“It’s not the load that breaks you down, it’s how you carry it.”
I think it is safe to assume we have all experienced stress, to varying degrees, in our lifetime. Here are two quick statistics about stress (taken directly from the Global Organization for Stress):
75% of adults reported experiencing moderate to high levels of stress in the past month and nearly half reported that their stress has increased in the past year.
– American Psychological Association
80% of workers feel stress on the job and nearly half say they need help in learning how to manage stress. And 42% say their co-workers need such help
– American Institute of Stress
So what is actually happening in our bodies, on a cellular level, when we are stressed. Here is a quick step by step breakdown of what happens when our body perceives something as stressful.
- The amygdala in the brain interprets sounds and images. When it deems something as dangerous or threatening, it immediately sends a signal to the hypothalamus in the brain.
- The hypothalamus releases a hormone called the corticotropin releasing hormone (CRH) which quickly makes its way to the pituitary gland.
- The pituitary gland then produces a hormone called the adrenocorticotropin hormone (ACTH), which travels to the adrenals.
- The adrenal glands, which sit on top of your kidneys, then produce cortisol the infamous stress hormone
- Cortisol triggers the fight flight and freeze response. This causes your heart rate, blood pressure, and blood sugar to increase in the body.
Short term, this stress response is crucial for survival. However, most of us experience chronic stress with little to no time for rest and relaxation. This chronic stress can cause adrenal dysfunction. In conventional medicine, there are two primary extremes of adrenal dysfunction: addison’s (severe adrenal failure- very low cortisol) and cushing’s disease (hyperactive adrenal function- too much cortisol). However, in functional medicine we believe there is a gray zone where your adrenals are not functioning optimally.
Cortisol should naturally start high in the morning and gradually drop down by bedtime. When there is adrenal dysfunction, cortisol levels spike at inappropriate times. For example, high cortisol at night can cause you to feel wired and tired, leading to interrupted sleep cycles.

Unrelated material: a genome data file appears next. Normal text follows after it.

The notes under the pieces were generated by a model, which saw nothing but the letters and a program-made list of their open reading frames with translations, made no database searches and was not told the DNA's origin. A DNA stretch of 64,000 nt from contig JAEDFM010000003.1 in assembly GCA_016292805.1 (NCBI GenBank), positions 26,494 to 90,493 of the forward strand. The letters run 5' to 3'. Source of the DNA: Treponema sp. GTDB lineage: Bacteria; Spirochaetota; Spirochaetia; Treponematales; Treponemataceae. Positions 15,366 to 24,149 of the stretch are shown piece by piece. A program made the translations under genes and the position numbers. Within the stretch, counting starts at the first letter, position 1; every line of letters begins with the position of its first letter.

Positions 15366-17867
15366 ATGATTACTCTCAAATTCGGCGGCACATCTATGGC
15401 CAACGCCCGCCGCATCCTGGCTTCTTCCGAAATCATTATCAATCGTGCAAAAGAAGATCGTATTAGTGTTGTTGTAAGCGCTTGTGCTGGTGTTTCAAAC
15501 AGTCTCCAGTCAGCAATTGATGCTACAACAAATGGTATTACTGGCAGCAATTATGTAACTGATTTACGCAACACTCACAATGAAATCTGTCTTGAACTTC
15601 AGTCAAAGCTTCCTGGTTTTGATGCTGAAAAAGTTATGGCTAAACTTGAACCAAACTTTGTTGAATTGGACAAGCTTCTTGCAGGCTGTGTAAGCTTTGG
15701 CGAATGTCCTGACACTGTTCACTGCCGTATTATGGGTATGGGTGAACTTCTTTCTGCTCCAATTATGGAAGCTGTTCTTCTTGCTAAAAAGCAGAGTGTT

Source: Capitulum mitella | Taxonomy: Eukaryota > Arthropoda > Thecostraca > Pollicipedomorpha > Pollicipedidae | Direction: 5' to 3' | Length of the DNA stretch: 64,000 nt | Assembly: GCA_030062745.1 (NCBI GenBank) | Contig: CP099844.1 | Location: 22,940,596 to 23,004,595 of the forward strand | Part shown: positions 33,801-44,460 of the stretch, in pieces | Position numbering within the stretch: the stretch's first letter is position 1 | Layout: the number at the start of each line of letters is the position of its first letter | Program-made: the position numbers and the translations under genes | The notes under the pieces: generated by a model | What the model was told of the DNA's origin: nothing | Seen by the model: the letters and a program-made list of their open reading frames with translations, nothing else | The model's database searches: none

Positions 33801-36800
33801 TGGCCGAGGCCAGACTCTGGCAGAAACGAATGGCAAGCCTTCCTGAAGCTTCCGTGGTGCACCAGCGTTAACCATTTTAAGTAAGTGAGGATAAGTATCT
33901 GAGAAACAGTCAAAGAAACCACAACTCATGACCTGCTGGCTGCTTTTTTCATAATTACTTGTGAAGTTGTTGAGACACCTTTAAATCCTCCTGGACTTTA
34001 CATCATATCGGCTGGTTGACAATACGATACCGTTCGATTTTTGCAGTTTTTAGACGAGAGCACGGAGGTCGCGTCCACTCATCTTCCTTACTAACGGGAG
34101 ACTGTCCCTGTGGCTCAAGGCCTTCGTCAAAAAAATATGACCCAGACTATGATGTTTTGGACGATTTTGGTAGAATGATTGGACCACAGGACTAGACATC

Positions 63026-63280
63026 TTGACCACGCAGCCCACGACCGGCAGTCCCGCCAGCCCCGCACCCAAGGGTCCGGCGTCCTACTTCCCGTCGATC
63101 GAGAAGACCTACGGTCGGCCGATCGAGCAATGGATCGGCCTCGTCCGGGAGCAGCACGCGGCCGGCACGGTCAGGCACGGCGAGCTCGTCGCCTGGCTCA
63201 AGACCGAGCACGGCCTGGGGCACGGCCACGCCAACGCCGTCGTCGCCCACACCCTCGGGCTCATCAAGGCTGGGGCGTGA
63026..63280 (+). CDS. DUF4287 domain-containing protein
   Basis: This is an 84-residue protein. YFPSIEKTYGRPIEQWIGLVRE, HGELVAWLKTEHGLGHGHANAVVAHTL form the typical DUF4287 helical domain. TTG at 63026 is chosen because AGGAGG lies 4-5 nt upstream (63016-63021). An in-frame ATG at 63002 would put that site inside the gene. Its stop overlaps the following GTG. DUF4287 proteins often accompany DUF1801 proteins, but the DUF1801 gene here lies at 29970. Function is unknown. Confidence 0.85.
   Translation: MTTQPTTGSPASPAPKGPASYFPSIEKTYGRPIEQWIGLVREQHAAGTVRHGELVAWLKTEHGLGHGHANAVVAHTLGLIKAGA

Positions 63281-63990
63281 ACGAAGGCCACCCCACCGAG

So what can you do today to help your body effectively respond to stress:
- Listen to your body. If you had a very stressful day, you may need a low impact exercise such as yoga to help lower cortisol rather than a long endurance run.
- Keep your blood sugar stable. Low blood sugar increases cortisol so it is important to keep your blood sugar stable throughout the day. This can be accomplished by eating small frequent meals with protein and healthy fat.
- Schedule weekly self-care activities: I recommend 1 hour per week of self-care; get a massage, facial, acupuncture, yoga, epsom salt bath (even better with lavender), etc.
- Don’t forget to breathe: The simple act of slow, deep breathing can lower cortisol levels. If you are feeling stressed, take a step back and take 3-5 slow deep breaths (place your feet flat on the floor and sit up straight, slowly breath in through your nose, hold your breath for a couple seconds, and slowly breath out through your mouth, repeat for 3-5 cycles).
- Supplements: If you are still not feeling optimal (fatigue, brain fog, decreased focus, interrupted sleep, anxiety), you may need to add adaptogenic herbs. These supplements help balance out your hormones to help your body achieve homeostasis. For example, if you have low cortisol they help increase your cortisol and if you have high cortisol they help lower your cortisol. Here are 3 of my favorites:
Ultimately, there is only so much we actually have control over. Wake up each day and do your best, remembering that you are only one person and at the end of the day you have to take care of yourself. Don’t forget your bodies basic needs: adequate sleep, water, movement, and a healthy diet.
In good health,
Kristin Oja, DNP, FNP, PT-C